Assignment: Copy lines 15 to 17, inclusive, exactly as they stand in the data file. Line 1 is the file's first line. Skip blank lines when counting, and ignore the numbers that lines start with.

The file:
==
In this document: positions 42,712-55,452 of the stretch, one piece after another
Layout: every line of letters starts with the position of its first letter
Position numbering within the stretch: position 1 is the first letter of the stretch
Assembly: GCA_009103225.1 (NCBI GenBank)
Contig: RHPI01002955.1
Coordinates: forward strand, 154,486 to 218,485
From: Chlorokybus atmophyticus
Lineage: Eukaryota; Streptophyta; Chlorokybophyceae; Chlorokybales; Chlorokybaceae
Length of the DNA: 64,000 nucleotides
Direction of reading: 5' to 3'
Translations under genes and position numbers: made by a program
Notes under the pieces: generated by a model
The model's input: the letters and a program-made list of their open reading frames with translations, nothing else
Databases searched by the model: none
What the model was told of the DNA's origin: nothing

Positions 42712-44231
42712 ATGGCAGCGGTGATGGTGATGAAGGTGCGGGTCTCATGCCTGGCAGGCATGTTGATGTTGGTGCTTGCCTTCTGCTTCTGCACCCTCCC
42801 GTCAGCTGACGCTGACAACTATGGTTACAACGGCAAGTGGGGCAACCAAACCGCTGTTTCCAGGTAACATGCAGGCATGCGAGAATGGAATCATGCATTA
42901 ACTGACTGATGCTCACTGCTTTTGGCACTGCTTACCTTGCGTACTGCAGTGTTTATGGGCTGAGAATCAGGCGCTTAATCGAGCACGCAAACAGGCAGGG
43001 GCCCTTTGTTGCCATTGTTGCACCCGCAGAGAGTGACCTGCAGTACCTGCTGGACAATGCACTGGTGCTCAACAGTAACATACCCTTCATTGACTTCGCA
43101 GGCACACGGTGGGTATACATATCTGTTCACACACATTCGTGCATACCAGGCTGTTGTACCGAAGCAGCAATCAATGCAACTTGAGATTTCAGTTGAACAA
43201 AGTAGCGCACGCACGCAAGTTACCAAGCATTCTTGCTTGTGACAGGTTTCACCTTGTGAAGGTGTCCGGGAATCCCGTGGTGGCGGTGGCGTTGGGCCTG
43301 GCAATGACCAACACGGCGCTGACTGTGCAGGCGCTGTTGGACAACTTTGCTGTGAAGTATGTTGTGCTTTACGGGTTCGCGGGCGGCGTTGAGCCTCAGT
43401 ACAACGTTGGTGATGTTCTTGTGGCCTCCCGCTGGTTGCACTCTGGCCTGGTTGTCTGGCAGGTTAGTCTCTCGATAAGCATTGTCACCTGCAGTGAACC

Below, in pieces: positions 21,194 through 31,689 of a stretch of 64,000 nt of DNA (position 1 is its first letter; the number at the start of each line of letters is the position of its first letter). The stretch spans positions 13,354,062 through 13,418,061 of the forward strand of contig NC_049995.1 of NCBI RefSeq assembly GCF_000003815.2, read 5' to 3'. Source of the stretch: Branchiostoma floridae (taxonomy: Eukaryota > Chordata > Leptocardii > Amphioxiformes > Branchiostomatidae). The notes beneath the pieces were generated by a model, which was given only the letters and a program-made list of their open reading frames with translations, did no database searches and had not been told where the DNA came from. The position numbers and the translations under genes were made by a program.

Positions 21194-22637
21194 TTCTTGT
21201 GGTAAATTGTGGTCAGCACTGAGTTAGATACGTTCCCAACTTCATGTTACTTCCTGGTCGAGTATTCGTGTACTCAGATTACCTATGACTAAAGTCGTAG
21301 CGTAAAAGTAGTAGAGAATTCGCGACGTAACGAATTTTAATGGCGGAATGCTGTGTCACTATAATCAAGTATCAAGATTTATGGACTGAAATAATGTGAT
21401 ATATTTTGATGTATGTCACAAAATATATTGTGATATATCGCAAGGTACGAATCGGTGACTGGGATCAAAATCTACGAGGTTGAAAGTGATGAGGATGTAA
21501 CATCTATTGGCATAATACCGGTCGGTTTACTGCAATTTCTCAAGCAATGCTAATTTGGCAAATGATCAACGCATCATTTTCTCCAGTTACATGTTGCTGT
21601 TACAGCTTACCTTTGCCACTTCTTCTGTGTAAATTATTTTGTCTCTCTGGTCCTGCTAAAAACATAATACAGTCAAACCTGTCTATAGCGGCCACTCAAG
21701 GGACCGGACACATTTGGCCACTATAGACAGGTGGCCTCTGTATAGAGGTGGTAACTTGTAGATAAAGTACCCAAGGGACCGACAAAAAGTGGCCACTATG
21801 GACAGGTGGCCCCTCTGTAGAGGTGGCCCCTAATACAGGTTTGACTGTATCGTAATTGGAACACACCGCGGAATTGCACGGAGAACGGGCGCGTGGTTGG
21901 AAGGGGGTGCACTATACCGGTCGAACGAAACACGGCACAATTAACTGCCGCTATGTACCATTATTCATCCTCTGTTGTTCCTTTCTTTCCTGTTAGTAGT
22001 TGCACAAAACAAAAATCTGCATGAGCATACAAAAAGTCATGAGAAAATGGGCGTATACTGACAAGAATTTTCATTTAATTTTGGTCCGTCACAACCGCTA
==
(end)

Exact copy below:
What the model was told of the DNA's origin: nothing

Positions 42712-44231
42712 ATGGCAGCGGTGATGGTGATGAAGGTGCGGGTCTCATGCCTGGCAGGCATGTTGATGTTGGTGCTTGCCTTCTGCTTCTGCACCCTCCC